COMMUNITY FORUM

ryno

05:17AM | 12/28/03
Member Since: 12/27/03
1 lifetime posts
Bvtools
I am intersested in purchasing an air compressor for my home automotive projects. I am curious what scfm/psi ratings are needed for removing most parts. It looks like most of the entry level compressors have about 8.6 SCFM at 40 psi and 6.4 SCFM at 90 psi. Do you think this is adequate for removing old parts or should I step up to the mid level compressors? Thanks.
-Ryno

chenis

12:59PM | 12/29/03
Member Since: 12/28/03
2 lifetime posts
about the only thing that is hard to remove with lower cfm is paint ... the entry-level compressor will probably run what you need (impact wrench etc) - but to be sure - each tool you buy generally also has a scfm rating that will allow you to match up the compressor with the tool ... A point to know, if you plan on doing any body work, an entry level machine will not be enough - most body work air-tools are pretty hefty air hogs.

Hope this helps ...

k.

toolcen2

04:21PM | 12/29/03
Member Since: 09/10/03
67 lifetime posts
Depending on what voltage you have. the most economical compressor is the 60 gal,2 cyl,v compressor,cast iron,14.6 cfm. This will accomodate a one man body shop. will handle 1 in impacts,run da sanders and paint very well. voltage requires 230 volt single phase power. If you want a small good 110 volt,220 volt compressor, I have a 20 gal 4 hp 2 cyl v compressor at 8.6 cfm, will run 1/2 in. impact,paint and do most all household chores. This is a Puma compressor model pumpp5020. take a look at www.toolcentral.com for more info.
Click_to_reply_button
Inspiration_banner

INSPIRATION GALLERY



Post a reply as Anonymous

Photo must be in JPG, GIF or PNG format and less than 5MB.

Reply_choose_button

captcha
type the code from the image

Anonymous

Post_new_button or Login_button
Register

Few projects are more fun than upcycling a vintage piece in a surprising way. Outfitted with a sink and a delicately tiled... Built on a rocky island in the Drina River, near the town of Bajina Basta, Serbia, this wooden house was cobbled together ... Large steel-framed windows flood the interior of this remodeled Michigan barn with daylight. The owners hired Northworks A... Edging formed with upside-down wine bottles is a refreshing change. Cleverly and artistically involving recycled materials... A Washington State couple called on BC&J Architects to transform their 400-square-foot boathouse into a hub for family bea... Similar to the elevated utensil concept, hanging your pots and pans from a ceiling-mounted rack keeps them nearby and easy... For windows, doors, and mirrors that could use a little definition, the Naples Etched Glass Border adds a decorative flora... The thyme growing between these stepping stones adds a heady fragrance to strolls along this lush, low-maintenance garden ... Decoupage is an easy way to add any paper design to your switch plate, whether it is wallpaper, scrapbook paper, book page... Twine lanterns add pops of crafty—but sophisticated—flair to any outdoor setting. Wrap glue-soaked twine around a balloon ... When securely fastened to a tree or the ceiling of a porch, a pallet and some cushioning make the ideal place to lounge. V... Reluctant to throw away any of those unidentified keys in your junk drawer? Hang them from a few chains attached to a simp... A stripped-down model, sans screened porch, starts out at $79,000. Add the porch, a heated floor for the bath, and all the... Salvaged boards in varying widths and colors make up the dramatic accent wall in this attic space. The high-gloss white of... This garden shed has been decked out to the nines. Designer Orla Kiely created the intimate home for a flower trade show, ...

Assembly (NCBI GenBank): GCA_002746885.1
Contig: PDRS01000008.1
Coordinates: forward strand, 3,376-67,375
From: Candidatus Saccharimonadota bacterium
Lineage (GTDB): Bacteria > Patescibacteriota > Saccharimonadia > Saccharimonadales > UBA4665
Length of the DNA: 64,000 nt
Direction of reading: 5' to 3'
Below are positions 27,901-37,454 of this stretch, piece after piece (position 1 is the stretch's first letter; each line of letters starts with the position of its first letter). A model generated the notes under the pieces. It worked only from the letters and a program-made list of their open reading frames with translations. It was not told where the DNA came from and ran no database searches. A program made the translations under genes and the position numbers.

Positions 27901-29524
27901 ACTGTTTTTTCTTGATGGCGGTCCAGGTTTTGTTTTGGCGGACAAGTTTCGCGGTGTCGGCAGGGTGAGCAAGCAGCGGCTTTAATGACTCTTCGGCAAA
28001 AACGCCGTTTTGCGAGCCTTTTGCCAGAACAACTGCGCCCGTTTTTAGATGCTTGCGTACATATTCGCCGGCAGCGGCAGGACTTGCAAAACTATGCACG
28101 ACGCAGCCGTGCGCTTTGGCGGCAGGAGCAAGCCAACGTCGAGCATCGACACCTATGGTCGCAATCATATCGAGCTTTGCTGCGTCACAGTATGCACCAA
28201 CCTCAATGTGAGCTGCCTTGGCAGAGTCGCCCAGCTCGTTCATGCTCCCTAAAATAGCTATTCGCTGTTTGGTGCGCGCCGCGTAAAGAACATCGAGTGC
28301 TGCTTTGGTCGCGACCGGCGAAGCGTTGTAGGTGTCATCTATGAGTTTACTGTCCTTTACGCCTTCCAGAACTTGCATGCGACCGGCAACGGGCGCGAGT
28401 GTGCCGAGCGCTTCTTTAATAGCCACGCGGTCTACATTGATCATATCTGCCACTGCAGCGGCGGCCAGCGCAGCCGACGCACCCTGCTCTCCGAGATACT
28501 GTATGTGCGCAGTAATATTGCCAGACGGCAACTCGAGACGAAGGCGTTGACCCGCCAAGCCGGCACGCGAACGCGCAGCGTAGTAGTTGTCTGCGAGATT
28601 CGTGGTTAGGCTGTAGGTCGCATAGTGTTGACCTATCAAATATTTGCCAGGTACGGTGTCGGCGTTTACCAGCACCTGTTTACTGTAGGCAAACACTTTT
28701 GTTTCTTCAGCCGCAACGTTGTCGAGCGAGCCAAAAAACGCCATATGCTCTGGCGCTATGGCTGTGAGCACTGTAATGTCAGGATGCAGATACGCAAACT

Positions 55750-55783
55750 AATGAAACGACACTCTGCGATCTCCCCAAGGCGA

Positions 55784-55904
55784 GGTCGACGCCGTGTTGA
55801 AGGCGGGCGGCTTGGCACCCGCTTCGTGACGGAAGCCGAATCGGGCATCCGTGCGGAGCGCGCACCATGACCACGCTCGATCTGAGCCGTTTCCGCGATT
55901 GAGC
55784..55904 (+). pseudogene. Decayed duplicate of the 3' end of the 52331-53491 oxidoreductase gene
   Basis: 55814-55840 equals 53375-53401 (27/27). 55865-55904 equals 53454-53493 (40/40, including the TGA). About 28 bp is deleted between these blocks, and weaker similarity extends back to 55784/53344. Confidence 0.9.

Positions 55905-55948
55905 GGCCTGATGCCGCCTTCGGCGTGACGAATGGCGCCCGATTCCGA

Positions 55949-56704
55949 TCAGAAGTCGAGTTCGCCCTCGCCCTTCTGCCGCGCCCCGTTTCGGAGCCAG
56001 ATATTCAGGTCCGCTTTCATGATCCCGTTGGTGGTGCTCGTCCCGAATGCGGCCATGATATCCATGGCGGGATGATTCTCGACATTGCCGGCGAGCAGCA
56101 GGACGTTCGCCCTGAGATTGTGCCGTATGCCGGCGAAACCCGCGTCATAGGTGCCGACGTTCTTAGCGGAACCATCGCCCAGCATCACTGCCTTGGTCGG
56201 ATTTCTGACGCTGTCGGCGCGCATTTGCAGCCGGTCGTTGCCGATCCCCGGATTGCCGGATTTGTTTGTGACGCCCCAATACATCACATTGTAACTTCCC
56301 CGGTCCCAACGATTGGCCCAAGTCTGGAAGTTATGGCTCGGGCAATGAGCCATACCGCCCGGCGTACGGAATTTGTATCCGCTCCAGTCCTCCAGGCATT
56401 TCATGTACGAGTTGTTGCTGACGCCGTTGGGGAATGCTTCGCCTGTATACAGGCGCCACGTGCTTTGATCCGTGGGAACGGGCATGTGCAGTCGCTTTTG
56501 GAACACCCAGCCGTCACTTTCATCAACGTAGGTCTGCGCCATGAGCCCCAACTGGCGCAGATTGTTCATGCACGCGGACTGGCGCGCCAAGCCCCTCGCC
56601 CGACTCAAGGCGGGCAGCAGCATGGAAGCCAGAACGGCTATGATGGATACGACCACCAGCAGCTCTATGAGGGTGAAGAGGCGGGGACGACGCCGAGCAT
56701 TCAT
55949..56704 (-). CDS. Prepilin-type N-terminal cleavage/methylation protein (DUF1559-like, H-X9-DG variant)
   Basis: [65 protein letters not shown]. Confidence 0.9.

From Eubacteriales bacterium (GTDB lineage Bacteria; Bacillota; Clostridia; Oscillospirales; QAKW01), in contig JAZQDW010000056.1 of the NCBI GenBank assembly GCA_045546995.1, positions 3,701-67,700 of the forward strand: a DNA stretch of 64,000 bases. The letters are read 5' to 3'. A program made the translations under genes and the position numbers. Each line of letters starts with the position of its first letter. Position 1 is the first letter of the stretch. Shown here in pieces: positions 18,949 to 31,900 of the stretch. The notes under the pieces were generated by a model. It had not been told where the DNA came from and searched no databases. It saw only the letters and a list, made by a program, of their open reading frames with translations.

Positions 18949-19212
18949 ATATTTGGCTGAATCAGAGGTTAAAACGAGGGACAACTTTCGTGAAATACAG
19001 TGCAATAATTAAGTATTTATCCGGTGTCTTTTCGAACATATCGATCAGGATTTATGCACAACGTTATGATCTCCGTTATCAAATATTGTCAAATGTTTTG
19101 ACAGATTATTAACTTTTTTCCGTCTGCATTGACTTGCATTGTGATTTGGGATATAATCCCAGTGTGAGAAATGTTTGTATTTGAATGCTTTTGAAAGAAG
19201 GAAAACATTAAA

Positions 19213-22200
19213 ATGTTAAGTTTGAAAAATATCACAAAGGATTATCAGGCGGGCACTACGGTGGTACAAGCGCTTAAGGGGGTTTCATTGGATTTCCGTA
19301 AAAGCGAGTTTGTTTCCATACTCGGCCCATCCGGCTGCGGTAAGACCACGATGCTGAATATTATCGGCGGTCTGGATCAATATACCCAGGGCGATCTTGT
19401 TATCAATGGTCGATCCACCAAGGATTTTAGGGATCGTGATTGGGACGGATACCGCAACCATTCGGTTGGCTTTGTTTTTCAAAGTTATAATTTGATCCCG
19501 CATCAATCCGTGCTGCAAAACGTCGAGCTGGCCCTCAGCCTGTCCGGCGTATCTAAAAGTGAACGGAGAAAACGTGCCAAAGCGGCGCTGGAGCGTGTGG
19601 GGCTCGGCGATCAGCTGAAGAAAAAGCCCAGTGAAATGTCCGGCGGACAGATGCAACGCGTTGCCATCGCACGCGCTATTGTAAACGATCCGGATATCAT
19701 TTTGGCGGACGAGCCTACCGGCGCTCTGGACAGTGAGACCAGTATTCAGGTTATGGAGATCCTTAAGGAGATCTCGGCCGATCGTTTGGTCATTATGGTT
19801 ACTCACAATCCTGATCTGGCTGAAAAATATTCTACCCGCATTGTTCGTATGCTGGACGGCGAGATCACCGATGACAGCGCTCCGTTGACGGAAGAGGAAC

Follow_banner_a
Newsletter_icon Google_plus Facebook Twitter Pinterest Youtube Rss_icon
 
webapp1